Differences in Clinical Characteristics of IgG4-Related Disease Across Age Groups

A Prospective Study of 737 Patients

Hui Lu; Fei Teng; Panpan Zhang; Yunyun Fei; Linyi Peng; Jiaxin Zhou; Mu Wang; Xiaowei Liu; Liang Zhu; Liwen Wang; Xuan Luo; Zheng Liu; Jieqiong Li; Yan Zhao; Wen Zhang; Xiaofeng Zeng

Disclosures

Rheumatology. 2021;60(6):2635-2646. 

In This Article

Discussion

To our knowledge, this is the largest prospective study that revealed the age disparities of IgG4-RD. We focused on demographic features, organ involvement, laboratory tests, disease activity, treatment agents and outcomes among different age groups.

The demographic features of the five groups were different. Our work revealed male predominance in older groups, which was consistent with other reports.[24,28] IgG4-RD has long been considered to be accompanied with allergic conditions.[34,35] Although we found the frequencies of allergy history were significantly different across age groups, we did not find any statistical discrepancies in eosinophils and T-IgE that related to allergic inflammation. Of note, Yamamoto et al.[24] reported that both level of serum IgE and peripheral count of eosinophils were significantly lower or tended to be lower in the elderly-onset (>70) group.

IgG4-RD is a systemic disease characterized by multiple site involvement. Superficial organ involvements such as lacrimal gland and sinus were less common with advancing age, while the involvements of submandibular gland, parotid gland and skin showed no difference across age groups. As for internal organs, the proportions of pancreas, biliary tract, retroperitoneum, prostate and lung involvement increased with age, indicating that these internal organs were more likely to be damaged by IgG4-RD in the older patients. Besides, the phenomenon that the proportion of internal organ involvement increased with age was more prominent in male patients. Therefore, extra attention is needed and it is particularly necessary to perform a comprehensive and systemic evaluation to obtain a full view of organ involvement in clinical practice, especially for elderly men.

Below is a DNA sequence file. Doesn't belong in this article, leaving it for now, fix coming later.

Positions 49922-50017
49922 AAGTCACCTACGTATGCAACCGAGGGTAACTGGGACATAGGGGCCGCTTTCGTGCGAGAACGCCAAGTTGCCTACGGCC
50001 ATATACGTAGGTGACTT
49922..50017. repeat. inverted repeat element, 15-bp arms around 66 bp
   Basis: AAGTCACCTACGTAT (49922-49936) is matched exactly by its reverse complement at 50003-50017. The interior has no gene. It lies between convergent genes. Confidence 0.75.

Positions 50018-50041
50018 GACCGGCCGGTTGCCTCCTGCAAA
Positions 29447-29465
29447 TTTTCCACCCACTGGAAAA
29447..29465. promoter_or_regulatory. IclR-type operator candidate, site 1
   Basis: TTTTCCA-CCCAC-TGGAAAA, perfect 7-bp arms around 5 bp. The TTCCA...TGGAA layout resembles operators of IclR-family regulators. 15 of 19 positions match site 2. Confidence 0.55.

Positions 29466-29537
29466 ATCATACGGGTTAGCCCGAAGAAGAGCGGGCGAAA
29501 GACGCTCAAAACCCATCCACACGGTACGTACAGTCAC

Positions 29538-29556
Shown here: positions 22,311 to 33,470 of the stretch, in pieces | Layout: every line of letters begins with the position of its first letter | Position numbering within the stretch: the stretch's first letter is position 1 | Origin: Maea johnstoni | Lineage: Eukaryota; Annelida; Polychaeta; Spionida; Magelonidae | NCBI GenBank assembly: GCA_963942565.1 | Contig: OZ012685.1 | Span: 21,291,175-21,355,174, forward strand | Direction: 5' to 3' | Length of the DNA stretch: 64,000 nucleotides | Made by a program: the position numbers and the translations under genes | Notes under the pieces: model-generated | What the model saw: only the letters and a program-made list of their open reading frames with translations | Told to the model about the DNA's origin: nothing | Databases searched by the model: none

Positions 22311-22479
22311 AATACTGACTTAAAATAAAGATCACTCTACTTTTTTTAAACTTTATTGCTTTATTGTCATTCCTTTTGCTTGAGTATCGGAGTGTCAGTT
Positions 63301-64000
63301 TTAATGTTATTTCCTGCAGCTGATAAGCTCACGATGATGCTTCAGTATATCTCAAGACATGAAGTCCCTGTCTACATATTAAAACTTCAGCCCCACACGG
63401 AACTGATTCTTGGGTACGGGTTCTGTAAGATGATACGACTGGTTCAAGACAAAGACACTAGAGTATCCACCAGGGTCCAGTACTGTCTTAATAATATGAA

A comparison of laboratory tests revealed that ESR, CRP, serum IgG, IgM, IgG1, IgG3 and IgG4 levels were significantly different across age groups. Besides, ESR, CRP, serum IgG, IgG1, IgG3 and IgG4 levels were positively correlated with age. Consistent with our data, Wallace et al.[36] reported that patients with elevated serum IgG4 concentration tend to be older, with more organ involvements, with higher serum IgG, IgG1, IgG2 and IgG3 levels and lower complement levels. An age-dependent physiological process might contribute to the observed age-related increase in ESR, CRP and IgG subclasses. It has been reported that the production of acute-phase proteins, pro-inflammatory cytokines, such as IL-6 and TNF-α, reactive oxygen species and autoantibodies increased in multiple tissues with advancing age.[13,37] Yamamoto et al.[24] found no significant difference in serum IgG, IgG4 level and CRP between older (>70) and younger (≤70) patients. The discrepancy between the two studies possibly derived from different grouping criteria, different ethnic groups or relatively smaller sample size in the other study. Multiple linear regression analysis revealed that older age, male sex, lacrimal gland involvement and more involved organs were independently associated with higher serum IgG4 level, while artery involvement was independently associated with lower serum IgG4 level. The standardized β-coefficient indicated that the number of involved organs showed the strongest association with serum IgG4 level. Consistently, Wang et al.[28] revealed higher IgG4 level was associated with older age, male sex, higher baseline IgG4 RI and Mikulicz's disease. Besides, Wallace et al.[36] reported that patients with elevated serum IgG4 concentration tend to be older, with more organ involvements, with higher serum IgG subclass levels and lower complement levels. Zhang and Stone[21] mentioned in a review article that IgG4-RD of a 'proliferative type' affecting epithelial gland and tissues (dacryoadenitis, sialadenitis and pancreatitis, etc.) tends to have higher serum IgG1, IgG4 and IgE levels than that of a 'fibrotic type' originating from extra-glandular sites (such as aortitis). Our study (Peng et al.)[38] revealed IgG4-RD with aortitis/periaortitis and periarteritis (PAO/PA) had a lower level of serum IgG4 than IgG4-RD without PAO/PA.